‘Adopt a Highway’ Review: An Honest, Open-Road Ballad About Life’s Unpredictability [SXSW]

/Film | 3/15/2019 | Matt Donato
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Actor Logan Marshall-Green’s directorial debut Adopt A Highway feels tailor-made for Austin’s South by Southwest Film Festival. It has nothing to do with horror, mind you, despite Blumhouse’s production banner. What could double as an acoustic country ballad whispers a nomad folk tale about one simple task: getting by. Indie bloodlines run through Marshall-Green’s jailhouse poetry without overly romanticized narratives, more appropriately about passing moments than revelations. It’s about muttered dialogue, directionless trajectories, and a most relatable assessment of life not going as expected.

In other words, humanity as we know it.

Ethan - Hawke - Inmate - Russell - Millings

We encounter Ethan Hawke as inmate Russell Millings on the day of his release after twenty-plus years locked away. His offense? Strike number three after getting busted with an ounce of marijuana. Now free, he works hard to acclimate back into society as a dishwasher at Tony’s Hamburgers who can only afford modest motel accommodations. He has zero internet knowledge (to Jorge Diaz’s humorous disbelief), deceased parents, and only a small pack of belongings to his name – until he finds baby “Ella” screeching in the dumpster behind work. What’s a loner ex-con to do? Start an unexpected journey down one of life’s many detours.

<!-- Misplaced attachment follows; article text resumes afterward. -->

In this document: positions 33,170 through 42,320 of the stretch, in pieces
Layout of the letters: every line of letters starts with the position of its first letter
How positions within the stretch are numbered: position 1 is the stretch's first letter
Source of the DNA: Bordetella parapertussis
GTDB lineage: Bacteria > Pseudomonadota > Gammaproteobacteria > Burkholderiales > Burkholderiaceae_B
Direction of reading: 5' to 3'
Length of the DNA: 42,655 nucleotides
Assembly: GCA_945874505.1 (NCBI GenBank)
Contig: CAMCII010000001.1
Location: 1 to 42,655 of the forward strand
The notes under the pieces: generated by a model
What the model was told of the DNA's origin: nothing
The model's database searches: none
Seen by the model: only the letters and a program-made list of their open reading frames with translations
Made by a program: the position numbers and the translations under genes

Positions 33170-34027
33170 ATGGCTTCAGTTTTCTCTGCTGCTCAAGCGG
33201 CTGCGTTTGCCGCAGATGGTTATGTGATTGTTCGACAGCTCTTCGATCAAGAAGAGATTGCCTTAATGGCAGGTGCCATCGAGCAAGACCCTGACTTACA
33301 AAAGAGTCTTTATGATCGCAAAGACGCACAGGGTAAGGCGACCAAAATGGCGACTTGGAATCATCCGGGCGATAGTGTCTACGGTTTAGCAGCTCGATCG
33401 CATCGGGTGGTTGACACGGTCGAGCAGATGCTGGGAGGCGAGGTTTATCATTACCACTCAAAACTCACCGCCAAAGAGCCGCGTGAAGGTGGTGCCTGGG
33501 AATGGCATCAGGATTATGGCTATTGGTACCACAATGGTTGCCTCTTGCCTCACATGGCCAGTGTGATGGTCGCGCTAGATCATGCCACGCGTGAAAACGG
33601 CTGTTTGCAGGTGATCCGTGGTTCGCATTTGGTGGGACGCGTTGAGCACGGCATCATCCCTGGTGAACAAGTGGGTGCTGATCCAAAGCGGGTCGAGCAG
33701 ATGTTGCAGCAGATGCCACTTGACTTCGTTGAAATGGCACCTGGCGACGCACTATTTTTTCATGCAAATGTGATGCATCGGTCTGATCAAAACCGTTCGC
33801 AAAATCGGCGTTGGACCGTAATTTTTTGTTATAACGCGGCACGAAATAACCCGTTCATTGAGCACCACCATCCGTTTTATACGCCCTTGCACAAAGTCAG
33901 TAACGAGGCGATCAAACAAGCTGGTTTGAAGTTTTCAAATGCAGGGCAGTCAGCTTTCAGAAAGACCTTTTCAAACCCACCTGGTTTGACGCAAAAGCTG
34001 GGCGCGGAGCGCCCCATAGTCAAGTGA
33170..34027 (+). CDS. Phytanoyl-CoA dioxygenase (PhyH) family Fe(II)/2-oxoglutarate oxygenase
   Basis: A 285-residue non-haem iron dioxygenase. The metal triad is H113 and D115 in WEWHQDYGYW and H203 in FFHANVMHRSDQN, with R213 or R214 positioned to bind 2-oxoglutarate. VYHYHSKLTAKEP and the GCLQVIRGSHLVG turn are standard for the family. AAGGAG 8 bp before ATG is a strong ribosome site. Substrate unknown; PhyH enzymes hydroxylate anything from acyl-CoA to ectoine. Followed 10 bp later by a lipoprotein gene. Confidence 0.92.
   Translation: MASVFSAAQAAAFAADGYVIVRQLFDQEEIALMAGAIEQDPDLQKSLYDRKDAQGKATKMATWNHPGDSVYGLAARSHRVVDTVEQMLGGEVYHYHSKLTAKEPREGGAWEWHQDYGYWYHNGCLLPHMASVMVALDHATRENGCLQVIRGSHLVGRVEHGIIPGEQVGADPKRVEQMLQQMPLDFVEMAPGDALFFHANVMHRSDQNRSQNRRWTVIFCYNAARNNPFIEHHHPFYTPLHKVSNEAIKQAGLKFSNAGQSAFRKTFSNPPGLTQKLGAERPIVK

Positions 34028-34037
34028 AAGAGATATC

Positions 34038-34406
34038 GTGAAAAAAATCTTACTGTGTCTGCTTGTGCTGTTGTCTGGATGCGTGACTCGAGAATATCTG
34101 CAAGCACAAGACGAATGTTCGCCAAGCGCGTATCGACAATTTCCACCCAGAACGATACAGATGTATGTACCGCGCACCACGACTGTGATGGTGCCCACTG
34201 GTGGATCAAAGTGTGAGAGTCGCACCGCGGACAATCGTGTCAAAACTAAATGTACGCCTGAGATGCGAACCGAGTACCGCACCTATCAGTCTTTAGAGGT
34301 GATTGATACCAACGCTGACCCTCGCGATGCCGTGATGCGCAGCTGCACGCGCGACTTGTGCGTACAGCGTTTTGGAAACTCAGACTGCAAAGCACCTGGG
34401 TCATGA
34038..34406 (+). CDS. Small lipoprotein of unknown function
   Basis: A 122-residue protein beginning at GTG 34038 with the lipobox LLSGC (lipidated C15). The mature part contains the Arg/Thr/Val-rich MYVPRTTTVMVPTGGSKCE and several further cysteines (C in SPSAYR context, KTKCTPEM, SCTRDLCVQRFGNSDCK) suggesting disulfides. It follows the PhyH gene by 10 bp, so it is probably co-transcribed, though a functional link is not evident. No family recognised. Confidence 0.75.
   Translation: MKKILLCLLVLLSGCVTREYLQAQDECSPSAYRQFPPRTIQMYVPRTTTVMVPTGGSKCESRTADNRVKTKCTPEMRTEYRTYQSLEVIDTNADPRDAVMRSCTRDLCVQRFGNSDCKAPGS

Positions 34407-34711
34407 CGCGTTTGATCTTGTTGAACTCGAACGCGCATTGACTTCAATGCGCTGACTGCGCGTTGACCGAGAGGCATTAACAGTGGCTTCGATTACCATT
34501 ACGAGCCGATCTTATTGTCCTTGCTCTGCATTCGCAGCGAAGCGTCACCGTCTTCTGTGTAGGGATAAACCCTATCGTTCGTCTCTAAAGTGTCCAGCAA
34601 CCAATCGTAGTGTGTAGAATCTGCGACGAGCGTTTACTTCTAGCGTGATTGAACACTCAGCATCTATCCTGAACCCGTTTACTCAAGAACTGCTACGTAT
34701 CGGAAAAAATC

Adopt A Highway charts unique but refreshing paths by tracing character outlines with earnest realism, speaking volumes while mumbling words. As someone who blasts Anna And The Apocalypse lyrics like “…no such thing as a Hollywood ending,” Marshall-Green’s shaping of Russell hits so touchingly close to home. In mainstream films, Russell would’ve nurtured baby Ella until a climactic ruling at the film’s end; in Adopt A Highway, Ella’s stay represents just one pitstop that redirects Russell’s inner GPS. We’re often convinced to look for immense, epiphanic meaning in any event, but that’s not always the case (nor cause for derailment).

Russell

Like Russell, we are defined by overall...
(Excerpt) Read more at: /Film
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